First shoes, take two
Buying your child’s first pair of shoes is supposed to be an emotional experience, isn’t it? Well, we seem to be terrible at it.
How can it be so hard, I hear you say? Surely you just go to the shop and buy a pair of shoes?
First time round we actually ended up buying the first shoes on the third attempt (see also: how not to buy your child’s first pair of shoes). It’s fair to say we got off on the wrong foot.
So second time round we put off buying first shoes for as long as possible. Until it was apparent that Florence wasn’t going to stop walking and really needed footwear.
When we finally ventured out the shoe shop was more busy than the week before September, packed with families and rack upon rack of sale shoes, which made manoeuvring round with a pram and a baby doing the Bambi / zombie shuffle tricky. When we finally got served, Florence eyed the assistant with the same look of haughty suspicion her sister did three years ago and then entwined herself around me like a vine, which made the measuring part tricky.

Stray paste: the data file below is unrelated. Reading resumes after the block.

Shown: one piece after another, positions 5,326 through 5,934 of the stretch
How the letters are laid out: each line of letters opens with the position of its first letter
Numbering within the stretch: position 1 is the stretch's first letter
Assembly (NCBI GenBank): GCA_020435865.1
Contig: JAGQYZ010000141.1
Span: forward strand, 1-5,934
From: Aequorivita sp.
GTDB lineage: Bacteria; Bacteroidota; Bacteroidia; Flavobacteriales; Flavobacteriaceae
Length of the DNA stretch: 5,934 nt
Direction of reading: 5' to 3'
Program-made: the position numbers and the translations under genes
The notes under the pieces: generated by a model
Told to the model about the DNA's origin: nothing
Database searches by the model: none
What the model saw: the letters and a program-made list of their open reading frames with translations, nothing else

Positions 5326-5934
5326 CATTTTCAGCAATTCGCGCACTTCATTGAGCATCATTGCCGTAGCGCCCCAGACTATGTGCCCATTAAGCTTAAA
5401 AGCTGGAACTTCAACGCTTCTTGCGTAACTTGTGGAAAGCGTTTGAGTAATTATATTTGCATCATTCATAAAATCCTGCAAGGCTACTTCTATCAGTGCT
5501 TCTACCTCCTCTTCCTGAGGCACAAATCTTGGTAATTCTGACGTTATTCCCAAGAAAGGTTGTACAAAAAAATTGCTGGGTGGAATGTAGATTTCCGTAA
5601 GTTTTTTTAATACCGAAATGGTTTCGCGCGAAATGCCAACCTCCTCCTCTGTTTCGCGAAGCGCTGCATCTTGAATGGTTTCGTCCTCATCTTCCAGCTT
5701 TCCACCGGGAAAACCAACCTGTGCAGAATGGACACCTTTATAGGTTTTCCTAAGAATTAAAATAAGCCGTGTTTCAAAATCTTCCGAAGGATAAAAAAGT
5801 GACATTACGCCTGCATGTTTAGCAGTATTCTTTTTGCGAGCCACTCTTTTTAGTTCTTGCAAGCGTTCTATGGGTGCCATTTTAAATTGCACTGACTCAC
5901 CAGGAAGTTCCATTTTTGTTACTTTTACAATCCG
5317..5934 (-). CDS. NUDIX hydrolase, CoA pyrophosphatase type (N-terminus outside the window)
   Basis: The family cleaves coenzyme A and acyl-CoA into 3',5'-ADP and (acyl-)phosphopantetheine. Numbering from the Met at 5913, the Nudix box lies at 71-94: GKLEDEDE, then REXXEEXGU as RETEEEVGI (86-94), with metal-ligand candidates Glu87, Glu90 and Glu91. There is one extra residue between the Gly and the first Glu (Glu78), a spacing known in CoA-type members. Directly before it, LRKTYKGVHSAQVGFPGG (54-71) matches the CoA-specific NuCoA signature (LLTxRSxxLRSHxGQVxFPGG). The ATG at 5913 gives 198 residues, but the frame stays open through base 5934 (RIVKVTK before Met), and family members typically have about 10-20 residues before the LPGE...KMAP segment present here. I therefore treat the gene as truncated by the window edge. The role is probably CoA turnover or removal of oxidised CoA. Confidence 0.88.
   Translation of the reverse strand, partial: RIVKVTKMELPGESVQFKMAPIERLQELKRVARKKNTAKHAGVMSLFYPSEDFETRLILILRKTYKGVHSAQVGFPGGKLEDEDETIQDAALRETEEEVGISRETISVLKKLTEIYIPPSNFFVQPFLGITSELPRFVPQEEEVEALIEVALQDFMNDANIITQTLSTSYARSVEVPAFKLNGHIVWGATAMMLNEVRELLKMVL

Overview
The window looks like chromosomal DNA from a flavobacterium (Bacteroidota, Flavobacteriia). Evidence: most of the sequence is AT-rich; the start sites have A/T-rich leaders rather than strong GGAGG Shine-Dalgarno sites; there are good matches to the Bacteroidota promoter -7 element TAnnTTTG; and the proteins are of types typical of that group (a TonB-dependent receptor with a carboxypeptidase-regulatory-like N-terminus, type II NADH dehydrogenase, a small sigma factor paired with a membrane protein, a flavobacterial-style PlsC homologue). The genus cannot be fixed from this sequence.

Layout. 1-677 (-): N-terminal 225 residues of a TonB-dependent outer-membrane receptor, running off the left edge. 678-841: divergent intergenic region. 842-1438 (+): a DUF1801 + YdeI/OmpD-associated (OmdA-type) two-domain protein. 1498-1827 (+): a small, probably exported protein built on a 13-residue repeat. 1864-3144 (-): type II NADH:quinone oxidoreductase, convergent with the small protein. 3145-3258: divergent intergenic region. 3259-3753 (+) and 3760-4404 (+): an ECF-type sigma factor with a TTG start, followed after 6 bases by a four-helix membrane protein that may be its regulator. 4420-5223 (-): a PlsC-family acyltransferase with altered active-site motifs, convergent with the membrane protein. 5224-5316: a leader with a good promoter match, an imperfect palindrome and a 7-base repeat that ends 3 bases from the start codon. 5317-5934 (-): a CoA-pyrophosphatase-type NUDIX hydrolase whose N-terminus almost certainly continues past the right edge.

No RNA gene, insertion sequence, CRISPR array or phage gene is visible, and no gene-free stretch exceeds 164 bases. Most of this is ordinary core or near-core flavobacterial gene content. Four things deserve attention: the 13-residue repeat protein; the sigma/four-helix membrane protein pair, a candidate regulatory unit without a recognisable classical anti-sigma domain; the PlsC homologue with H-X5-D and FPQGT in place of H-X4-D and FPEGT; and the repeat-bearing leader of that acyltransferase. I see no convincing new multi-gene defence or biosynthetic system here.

Then all the cute but not disgustingly girly shoes I’d eyed in the display turned out to be in the wrong sizes, then only one pair of the two I’d least disliked were in stock (why don’t they make Magic Steps any more?). Shoes on, Florence refused to walk because why had we suddenly encased her feet in concrete? And then Eliza refused to leave until she’d had her feet measured too. I was keen to get it over with, leaving with three new pairs, loads less money, a size 100 headache and in need of either a giant tea or a giant wine, possibly both at the same time.
But when we got home and I saw the tiny box, with it’s manipulative and sentimental tiny baby footprint pattern, and the tiny, tiny shoes nestled inside, it was like a sudden kick to my gut.
I know getting the first shoes wasn’t the most fun of all things, but are these the last first shoes? I’m pretty sure – at the moment – that there won’t be a take three, but seeing the box made me think. So I wouldn’t say the shoe shop is shut for good. Just not yet.
(Footnote: we ended up with sparkly purple t-bars and bright pink wellies, and Eliza also had new pink wellies, says the person who said ‘I’ll never buy pink, glittery things or anything matching for my daughters!’ And predictably, Florence still prefers other people’s shoes).